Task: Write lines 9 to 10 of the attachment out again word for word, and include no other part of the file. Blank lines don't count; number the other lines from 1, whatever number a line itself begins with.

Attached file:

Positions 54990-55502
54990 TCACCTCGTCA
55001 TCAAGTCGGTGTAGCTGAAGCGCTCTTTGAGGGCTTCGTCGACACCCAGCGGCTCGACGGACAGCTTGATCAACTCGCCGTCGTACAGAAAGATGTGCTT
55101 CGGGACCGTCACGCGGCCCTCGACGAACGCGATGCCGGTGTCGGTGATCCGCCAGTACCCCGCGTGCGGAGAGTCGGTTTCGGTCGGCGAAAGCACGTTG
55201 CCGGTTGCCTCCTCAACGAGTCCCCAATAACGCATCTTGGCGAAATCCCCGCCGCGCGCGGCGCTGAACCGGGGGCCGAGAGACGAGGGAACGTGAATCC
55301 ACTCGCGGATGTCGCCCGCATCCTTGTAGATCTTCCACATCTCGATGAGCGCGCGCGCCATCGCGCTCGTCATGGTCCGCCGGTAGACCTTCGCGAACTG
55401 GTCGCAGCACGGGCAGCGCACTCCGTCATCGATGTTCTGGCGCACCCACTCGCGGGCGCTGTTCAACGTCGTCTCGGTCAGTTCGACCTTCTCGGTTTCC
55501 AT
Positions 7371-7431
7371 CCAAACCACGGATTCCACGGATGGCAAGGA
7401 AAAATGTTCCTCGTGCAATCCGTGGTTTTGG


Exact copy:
Positions 7371-7431
7371 CCAAACCACGGATTCCACGGATGGCAAGGA